The Origins and Celebrations of Religious Holidays Throughout December

Dec 6, 2021 | 1 comment

We’ve ventured into that wonderful time of year where we’ve completed the all-American Thanksgiving holiday with turkey, stuffing, family, and friends, and Black Friday stress and sales have come and gone. Now it’s time to say “Happy Holidays” because December emerges chuck-full of celebrations for people of so many religions and walks of life.

A Google search on December holidays informs me that Christmas and Hanukkah comprise the most celebrated festivals, but I think we’re seeing more diversity each year. Christmas occurs on December 25 every year as the time when Christians proclaim and praise the birth of Jesus Christ. Commercialized to the nth degree, Christmas takes a back seat to the most important Christian holiday, Easter, the observance of the day Christ rose from the dead. But Christmas certainly explodes as the most expensive and highlighted Christian and probably all-encompassing holiday.

Hanukkah also appears as the most well-known Jewish holiday although the holy day of the year for Jewish people always will be Yom Kippur, the Day of Atonement. Hanukkah 2021 began on the evening of Sunday, November 28, and concludes on the evening of Monday, December 6. “The Festival of Lights” proclaims the true meaning of Hanukkah, which means “rededication.” The holiday is 8 days long and celebrates the rededication of the Temple in Jerusalem in the second century Before the Common Era (BCE). The 8 days relate to the amount of time a single day’s worth of oil kept the menorah burning, and this allowed enough time to purify more oil. Thus, Jewish families light a candle each evening of the 8 days in remembrance of God’s provision.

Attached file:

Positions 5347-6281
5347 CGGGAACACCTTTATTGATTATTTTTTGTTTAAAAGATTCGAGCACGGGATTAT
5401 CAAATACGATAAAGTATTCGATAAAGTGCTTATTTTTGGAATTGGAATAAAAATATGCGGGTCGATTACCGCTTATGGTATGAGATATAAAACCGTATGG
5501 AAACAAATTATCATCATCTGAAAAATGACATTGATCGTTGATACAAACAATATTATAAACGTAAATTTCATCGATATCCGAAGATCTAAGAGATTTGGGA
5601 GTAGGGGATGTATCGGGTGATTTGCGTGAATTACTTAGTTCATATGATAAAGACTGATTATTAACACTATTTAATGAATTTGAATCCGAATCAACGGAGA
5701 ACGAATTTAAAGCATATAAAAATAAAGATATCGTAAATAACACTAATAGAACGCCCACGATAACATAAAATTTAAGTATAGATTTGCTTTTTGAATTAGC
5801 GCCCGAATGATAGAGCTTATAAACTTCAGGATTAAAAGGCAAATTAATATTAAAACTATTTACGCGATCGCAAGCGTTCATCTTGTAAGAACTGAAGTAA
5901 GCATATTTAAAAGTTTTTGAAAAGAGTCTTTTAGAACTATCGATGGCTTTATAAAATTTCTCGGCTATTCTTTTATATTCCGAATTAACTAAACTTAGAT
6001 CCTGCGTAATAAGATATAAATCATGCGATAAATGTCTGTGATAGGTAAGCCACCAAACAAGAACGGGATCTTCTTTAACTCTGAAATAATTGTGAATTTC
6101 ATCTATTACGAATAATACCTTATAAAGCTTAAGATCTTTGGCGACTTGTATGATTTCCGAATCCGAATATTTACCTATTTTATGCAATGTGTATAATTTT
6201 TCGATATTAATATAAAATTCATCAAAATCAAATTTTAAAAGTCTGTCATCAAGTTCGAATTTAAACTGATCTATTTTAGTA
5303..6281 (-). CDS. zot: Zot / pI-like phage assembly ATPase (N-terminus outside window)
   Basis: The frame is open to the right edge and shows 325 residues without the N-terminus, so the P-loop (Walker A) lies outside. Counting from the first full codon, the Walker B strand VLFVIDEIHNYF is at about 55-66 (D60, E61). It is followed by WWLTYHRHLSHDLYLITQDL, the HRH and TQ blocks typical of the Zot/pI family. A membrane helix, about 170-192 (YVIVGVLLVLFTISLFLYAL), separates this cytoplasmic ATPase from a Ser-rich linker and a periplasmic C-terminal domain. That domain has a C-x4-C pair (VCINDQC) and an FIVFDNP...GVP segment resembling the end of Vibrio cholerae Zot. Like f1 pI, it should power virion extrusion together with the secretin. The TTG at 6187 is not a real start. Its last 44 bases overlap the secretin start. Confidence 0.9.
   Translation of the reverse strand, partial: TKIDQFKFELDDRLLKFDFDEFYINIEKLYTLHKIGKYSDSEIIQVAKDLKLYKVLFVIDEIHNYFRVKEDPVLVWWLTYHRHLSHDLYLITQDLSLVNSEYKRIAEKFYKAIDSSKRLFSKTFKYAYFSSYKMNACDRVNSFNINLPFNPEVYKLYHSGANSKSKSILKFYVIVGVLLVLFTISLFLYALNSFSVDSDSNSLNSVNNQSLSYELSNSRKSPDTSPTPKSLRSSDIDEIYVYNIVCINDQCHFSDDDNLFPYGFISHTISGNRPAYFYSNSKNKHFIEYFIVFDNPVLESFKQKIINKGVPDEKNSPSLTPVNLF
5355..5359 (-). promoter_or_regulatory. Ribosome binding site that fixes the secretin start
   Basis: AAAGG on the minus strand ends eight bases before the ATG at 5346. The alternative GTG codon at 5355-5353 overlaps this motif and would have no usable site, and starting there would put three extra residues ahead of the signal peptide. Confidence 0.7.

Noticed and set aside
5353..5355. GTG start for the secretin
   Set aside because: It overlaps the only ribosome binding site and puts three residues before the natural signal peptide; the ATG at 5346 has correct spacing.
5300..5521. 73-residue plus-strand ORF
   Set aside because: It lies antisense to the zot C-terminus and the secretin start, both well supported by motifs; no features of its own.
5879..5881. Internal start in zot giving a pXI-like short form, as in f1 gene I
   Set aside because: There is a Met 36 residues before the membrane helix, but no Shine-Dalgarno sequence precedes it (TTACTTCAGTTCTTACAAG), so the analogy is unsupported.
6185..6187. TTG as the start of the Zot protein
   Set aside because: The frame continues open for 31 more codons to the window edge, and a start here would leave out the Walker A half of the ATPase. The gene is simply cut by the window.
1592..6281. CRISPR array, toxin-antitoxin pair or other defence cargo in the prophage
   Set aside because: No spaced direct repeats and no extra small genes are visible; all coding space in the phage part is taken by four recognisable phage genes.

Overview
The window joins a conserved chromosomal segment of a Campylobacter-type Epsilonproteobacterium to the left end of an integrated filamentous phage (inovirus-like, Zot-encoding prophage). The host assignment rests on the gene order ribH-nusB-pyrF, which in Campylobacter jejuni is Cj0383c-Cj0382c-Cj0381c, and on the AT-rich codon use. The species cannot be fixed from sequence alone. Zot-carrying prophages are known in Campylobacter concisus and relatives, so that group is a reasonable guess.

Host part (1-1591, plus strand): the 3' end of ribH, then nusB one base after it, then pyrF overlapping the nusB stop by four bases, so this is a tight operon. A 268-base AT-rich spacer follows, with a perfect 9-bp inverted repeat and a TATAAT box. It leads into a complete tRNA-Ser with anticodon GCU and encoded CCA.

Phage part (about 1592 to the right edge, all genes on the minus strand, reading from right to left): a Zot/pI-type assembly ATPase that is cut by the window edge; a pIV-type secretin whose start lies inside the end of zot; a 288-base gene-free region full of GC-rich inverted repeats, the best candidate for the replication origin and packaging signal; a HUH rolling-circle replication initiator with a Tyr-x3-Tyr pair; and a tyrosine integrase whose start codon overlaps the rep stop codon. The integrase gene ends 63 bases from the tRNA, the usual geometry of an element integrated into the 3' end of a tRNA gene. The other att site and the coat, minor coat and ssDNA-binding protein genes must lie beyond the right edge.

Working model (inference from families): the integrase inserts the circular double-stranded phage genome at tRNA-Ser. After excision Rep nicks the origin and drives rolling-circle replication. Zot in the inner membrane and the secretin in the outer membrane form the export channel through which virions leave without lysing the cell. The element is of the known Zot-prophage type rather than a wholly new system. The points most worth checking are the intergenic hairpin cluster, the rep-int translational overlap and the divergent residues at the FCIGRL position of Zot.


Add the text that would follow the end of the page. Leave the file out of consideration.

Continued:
Another Christian day of remembrance occurs on December 6 and honors the birth of Saint Nicholas, the saint who we see as the role model for giving.

Buddhists observe the “enlightenment of the historical Buddha” known as Rohatsu (or Bodhi Day) on the “eighth day of the twelfth month” or December 8. Citing the Buddha’s decision and vow to sit under the Bodhi tree until he reached spiritual enlightenment, the Japanese Buddhists adopted fixed dates for many holidays including the relocations of this holiday from the eighth day of the 12-lunar month in the nineteenth century. Rohatsu occurs on the last day of a weeklong sesshin, an intense meditation retreat with the spoken word reserved for only absolute necessities. The meditation time will be extended in length each evening as the week progresses. When possible, the last Rohatsu sesshin lasts all night.

Hispanic Christians observe Posadas Navidenas from December 16 -24 to commemorate Joseph and Mary’s journey to Bethlehem leading up to the birth of Jesus Christ. Posada, the Spanish word for “lodging” provides the basis for the procession moving from house to house and as previously arranged, all house residents turn away the travelers. Also, by prior arrangement, a host family or a church eventually welcomes the travelers, and all the people present kneel before a nativity. After the prayers, children bat and open a piñata which spills candies, nuts, sugar sticks, and dried fruits. Tamales and ponche navideno (sweet liquid full of fruits filling the house with the aromas of cinnamon and citrus fruits usually served from a large pot simmering on top of the stove) along with rompope (a Mexican drink with a taste similar to eggnog) will be offered.